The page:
Connect with us


Referee Marc Goddard Explains his Close Involvement in Grant vs. Vera

Matthew Wells



UFC Fight Night London certainly had its unique moments.

One of which was referee Marc Goddard’s very vocal involvement in the fight between Davey Grant and Marlon Vera. Eventually taking points away from Vera, who was repeatedly grasping the inside of his opponent’s glove for added leverage, Goddard was clearly heard giving multiple warnings to Vera before and after taking a point away from the fighter. Even at the conclusion of the bout, Goddard continued to have a conversation with Vera about his actions throughout the fight.

Marc wrote a lengthy post on his Facebook account to break down his thoughts and explain his feelings about why he was so adamant during the fight:

I’ve never really committed to a word-press/blog/website update type scenario before as in truth I just never felt the need to but the unsettling angst inside me compelled and urged me to at least offer something. Please fell free to copy and distribute as you may wish and as always I welcome all comments. Maybe its against my own better judgment, probably, do I write this – its not that I don’t really want to it’s that I‘ve tried this before. My apologies in advance for the lengthy content but it do hope that in the long run you find it useful – and without cliché to enhance your viewing of future bouts.

I’ve tried to give an insight, I’ve tried to give an education, I’ve tried to give an explanation to offer some sort of balance and understanding into our world. I viewed it as some sort of personal fulfillment and responsibility. Giving back to the sport that has given me so much? Who, what, where and why we do what we do sometimes. But I’ve found the effect much like pouring a glass of milk into a swimming pool. A growing cloud with clear visible effect – quickly dissipated, absorbed and lost to the surrounding mass. Totally engulfed and washed away [quickly] without any prior visible trace. Its why I decided a few years ago not to offer public interaction and explanation – instead I concentrated my efforts on those that where willingly attending to listen to the betterment of the sport, it’s officials and the training thereof. It’s an unrealistic notion to expect the fans and spectators of any sport to know an officials role – it’s simply not their job but in offering an insight I could at least rest a little easier knowing that I contributed to at least trying to bridge the gap.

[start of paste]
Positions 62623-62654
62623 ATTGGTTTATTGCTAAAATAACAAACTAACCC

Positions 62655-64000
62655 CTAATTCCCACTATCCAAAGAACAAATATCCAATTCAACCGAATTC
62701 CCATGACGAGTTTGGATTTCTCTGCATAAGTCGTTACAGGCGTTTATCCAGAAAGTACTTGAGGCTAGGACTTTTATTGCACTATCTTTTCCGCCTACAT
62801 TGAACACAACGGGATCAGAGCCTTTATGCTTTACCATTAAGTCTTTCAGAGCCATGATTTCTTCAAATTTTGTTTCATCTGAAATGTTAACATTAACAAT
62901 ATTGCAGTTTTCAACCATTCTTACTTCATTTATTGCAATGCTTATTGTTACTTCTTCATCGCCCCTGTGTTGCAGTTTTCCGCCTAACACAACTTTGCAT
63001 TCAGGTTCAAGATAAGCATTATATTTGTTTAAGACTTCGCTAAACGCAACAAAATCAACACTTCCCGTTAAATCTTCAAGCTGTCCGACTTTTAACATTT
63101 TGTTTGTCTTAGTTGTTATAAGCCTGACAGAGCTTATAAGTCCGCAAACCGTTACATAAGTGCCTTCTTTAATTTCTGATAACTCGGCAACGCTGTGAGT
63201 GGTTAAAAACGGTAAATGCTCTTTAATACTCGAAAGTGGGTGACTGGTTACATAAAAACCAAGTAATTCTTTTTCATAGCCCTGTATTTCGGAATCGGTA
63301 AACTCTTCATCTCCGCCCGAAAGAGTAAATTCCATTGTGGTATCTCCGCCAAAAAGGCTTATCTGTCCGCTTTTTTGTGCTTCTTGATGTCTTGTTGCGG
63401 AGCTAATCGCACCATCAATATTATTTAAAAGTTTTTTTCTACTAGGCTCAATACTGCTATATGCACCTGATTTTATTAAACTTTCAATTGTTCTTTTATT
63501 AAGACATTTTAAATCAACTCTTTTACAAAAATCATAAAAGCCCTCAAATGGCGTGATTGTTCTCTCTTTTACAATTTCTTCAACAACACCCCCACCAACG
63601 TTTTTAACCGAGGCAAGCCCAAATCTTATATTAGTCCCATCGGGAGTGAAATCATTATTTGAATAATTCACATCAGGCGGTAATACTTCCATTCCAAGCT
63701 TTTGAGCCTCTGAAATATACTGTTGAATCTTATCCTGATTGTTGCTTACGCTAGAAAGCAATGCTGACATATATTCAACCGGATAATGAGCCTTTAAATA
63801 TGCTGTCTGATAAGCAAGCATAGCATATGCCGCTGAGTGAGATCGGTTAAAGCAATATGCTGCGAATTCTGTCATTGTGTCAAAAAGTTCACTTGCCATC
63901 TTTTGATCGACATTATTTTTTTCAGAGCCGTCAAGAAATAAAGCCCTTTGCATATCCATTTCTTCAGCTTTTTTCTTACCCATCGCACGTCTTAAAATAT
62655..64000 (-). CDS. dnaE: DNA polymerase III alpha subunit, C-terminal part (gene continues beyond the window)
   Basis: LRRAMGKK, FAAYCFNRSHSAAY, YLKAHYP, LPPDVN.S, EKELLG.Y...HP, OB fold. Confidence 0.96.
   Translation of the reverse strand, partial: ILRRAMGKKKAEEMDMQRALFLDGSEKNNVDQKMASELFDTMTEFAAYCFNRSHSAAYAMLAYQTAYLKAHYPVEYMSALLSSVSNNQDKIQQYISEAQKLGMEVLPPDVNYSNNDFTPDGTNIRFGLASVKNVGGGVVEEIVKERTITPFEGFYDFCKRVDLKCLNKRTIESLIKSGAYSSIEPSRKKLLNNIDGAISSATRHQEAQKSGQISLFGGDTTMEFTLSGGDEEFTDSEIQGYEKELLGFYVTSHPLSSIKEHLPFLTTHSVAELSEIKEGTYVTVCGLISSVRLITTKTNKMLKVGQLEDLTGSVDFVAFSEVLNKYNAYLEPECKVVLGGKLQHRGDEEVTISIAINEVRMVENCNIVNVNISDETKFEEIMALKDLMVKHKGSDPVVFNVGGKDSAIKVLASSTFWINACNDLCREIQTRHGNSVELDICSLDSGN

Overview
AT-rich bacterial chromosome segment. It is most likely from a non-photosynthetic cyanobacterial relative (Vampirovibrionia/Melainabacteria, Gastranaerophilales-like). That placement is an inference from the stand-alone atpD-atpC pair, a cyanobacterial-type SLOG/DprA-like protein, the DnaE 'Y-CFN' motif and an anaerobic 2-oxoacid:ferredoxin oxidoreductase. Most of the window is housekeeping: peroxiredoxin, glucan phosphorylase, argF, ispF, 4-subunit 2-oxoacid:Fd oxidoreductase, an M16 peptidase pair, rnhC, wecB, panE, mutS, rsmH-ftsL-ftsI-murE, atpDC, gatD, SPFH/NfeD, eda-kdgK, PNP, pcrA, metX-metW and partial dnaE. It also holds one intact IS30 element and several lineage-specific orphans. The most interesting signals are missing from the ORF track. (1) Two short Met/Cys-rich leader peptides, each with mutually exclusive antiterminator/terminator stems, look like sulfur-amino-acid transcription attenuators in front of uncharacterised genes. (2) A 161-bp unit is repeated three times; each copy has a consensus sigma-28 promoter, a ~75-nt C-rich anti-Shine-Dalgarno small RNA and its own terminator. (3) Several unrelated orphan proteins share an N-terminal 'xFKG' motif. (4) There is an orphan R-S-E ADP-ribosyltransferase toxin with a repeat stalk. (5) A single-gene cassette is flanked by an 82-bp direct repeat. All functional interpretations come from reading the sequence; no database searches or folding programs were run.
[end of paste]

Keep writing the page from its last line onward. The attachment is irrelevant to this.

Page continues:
Sometimes we have a clearer path on our evening’s journeys, sometimes we are totally engulfed and immersed start to finish and leave feeling mentally exhausted – it’s a lottery in terms of expectancy, never replicated. On the contrary to others belief when I referee I don’t want to talk, ever. I never want to hear the sound of my own voice. All I want to say is the words “lets do this” and “stop” 3 or 5 times per fight. That is all I ever want. I have reffed so many unbelievable bouts the World over and remained anonymous in doing so time after time and that is a referees utopia – believe me because the reality of our job is – when you do your job, just your job, what you are paid to do then people don’t talk shit about you. And I am totally at peace and acceptance with that. Just for a moment – apply that same thought process to your daily work. Interesting no?